Preserving all forms of life holds for a more promising eco-future
THE new buzz word in environment
circles is biodiversity which is the
diversity of life in all its ramifications - the different communities
that make up an ecosystem, the different species that make up communities, the variable individual organisms that belong to each species, and
the genetic variation that we see
between and within individual
The strongest arguments yet for conservation are economic: benefits like food and medicines, not to speak of useful genes in the wild plants, animals and microbes which may be useful and even necessary some day. But if that is all there is to it, why really worry about biodiversity per se? As long as we have some representative samples of various species surviving somewhere in the world, our needs - present and future - should be satisfied. Is it really necessary to preserve biodiversity in its totality? While there was not much scientific evidence to support this viewpoint earlier, research has now established the importance of preserving biodiversity in its entire whole. The complex network of interrelationships between different species in each ecosystem need to be preserved for the well being of not only our ecosystems and but also the health of their life support systems.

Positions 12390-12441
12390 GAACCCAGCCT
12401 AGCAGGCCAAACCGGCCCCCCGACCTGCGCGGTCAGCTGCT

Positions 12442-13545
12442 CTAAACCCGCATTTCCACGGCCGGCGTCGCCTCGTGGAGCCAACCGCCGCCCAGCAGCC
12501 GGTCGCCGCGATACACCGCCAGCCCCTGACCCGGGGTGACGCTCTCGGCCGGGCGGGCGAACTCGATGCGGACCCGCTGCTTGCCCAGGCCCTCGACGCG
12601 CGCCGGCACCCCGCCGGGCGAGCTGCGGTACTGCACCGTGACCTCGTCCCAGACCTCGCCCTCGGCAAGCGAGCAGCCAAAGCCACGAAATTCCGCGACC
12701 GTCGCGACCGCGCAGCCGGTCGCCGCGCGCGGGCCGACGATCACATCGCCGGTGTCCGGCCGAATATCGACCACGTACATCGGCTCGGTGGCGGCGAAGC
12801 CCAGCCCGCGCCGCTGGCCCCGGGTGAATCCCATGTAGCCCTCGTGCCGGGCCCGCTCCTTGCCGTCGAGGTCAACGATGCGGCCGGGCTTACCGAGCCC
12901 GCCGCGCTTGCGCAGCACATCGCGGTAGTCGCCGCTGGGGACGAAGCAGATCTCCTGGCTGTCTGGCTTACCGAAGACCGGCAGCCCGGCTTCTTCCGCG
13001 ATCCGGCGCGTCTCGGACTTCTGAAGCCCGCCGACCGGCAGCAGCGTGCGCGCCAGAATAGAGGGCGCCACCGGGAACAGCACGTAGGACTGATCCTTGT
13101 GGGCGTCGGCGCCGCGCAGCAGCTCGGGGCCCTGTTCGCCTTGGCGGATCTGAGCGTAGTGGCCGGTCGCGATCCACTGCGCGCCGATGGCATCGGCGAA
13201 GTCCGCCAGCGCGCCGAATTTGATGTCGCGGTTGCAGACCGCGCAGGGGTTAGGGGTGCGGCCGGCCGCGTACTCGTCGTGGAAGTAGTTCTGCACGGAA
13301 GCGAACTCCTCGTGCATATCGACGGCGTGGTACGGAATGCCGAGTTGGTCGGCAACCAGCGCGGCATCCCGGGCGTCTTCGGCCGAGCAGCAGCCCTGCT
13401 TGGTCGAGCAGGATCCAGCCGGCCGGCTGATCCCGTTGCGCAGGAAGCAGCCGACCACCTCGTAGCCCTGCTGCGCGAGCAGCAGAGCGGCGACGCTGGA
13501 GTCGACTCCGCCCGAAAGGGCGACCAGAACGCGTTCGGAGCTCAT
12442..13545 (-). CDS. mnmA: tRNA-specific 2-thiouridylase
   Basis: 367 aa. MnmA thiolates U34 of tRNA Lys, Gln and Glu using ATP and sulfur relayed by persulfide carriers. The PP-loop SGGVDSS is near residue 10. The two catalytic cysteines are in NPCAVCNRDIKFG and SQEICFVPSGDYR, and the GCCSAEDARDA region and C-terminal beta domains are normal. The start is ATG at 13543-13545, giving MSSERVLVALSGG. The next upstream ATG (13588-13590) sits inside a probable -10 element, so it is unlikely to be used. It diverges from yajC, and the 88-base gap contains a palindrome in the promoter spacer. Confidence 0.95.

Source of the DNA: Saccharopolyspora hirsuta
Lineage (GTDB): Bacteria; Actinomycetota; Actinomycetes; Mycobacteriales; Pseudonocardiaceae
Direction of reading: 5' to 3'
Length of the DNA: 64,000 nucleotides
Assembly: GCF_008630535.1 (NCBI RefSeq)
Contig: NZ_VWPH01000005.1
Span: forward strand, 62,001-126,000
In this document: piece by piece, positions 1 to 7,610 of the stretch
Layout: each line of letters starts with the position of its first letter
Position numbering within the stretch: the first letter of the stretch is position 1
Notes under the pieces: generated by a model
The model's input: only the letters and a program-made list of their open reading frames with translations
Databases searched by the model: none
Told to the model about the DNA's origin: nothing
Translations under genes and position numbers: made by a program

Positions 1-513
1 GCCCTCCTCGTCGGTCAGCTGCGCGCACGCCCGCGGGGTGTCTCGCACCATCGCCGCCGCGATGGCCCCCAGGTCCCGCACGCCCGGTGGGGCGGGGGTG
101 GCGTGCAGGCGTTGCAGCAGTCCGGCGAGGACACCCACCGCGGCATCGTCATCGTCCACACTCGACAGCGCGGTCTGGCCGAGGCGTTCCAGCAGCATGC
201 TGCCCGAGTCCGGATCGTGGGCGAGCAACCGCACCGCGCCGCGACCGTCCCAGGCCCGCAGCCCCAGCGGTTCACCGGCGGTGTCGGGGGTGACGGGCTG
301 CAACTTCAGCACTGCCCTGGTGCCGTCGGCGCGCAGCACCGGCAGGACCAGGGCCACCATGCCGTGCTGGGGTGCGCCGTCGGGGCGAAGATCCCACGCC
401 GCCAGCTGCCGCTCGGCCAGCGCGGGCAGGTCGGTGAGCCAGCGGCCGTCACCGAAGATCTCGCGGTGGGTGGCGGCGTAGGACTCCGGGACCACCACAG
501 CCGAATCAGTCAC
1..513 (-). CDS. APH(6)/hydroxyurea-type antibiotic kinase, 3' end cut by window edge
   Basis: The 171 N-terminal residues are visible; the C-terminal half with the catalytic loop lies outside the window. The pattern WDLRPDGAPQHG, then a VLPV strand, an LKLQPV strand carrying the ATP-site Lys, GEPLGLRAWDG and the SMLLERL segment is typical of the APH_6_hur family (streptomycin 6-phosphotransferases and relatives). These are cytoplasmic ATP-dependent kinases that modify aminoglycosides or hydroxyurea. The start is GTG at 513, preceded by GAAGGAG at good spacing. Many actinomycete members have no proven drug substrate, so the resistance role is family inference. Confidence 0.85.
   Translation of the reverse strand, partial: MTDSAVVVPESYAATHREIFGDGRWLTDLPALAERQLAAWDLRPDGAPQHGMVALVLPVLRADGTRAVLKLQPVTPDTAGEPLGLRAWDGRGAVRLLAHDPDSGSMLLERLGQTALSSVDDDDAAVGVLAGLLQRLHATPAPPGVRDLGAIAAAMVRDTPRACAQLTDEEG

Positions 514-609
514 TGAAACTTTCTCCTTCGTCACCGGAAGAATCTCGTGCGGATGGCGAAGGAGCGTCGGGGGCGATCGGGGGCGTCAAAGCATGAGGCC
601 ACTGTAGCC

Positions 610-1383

A recent experiment conducted at the Imperial College in England provides convincing evidence that biodiversity per se is indeed essential for the well being of ecosystems (Nature, No 368, 1994). The experiment used 14 models of terrestrial microcosms maintained in an ecotron. A microcosm, as the name implies, is a miniature ecosystem maintained as naturally as possible and an ecotron is a system of controlled environmental chambers designed for maintaining such microcosms. Each microcosm in the experiment contained producer species, primary consumers, secondary consumers and decomposers. Six of the microcosms had high biodiversity with 31 species each, four microcosms had intermediate levels of biodiversity with 15 species each and another four microcosms had low levels of biodiversity with nine species each.
Self-pollinating herbaceous annual plants represented the producers; mollusks and insects represented the prima- ry consumers; insect parasitoids represented the secondary consumers and collembola and earthworms played the role of decomposers. There was clear evidence that biodiversity levels altered the functioning of the ecosystems. Perhaps the most important finding was that carbondioxide consumption as well as plant productivity decreased with decreasing biodiversity. Decomposition, nutrient retention and er retention rates were also sigwat nificantly affected by levels of biodiversity, although they did not vary between high, intermediate and low biodiversity microcosms in a consistent manner.
Taken together these results provide the first clear dernonstration that loss of biodiversity indeed alters the functioning of ecosystems. We can now argue with greater justification that merely saving individual species in different locations is not enough. It is important to preserve the natural levels of biodiversity in different habitats and retain the complex networks of species relationships.
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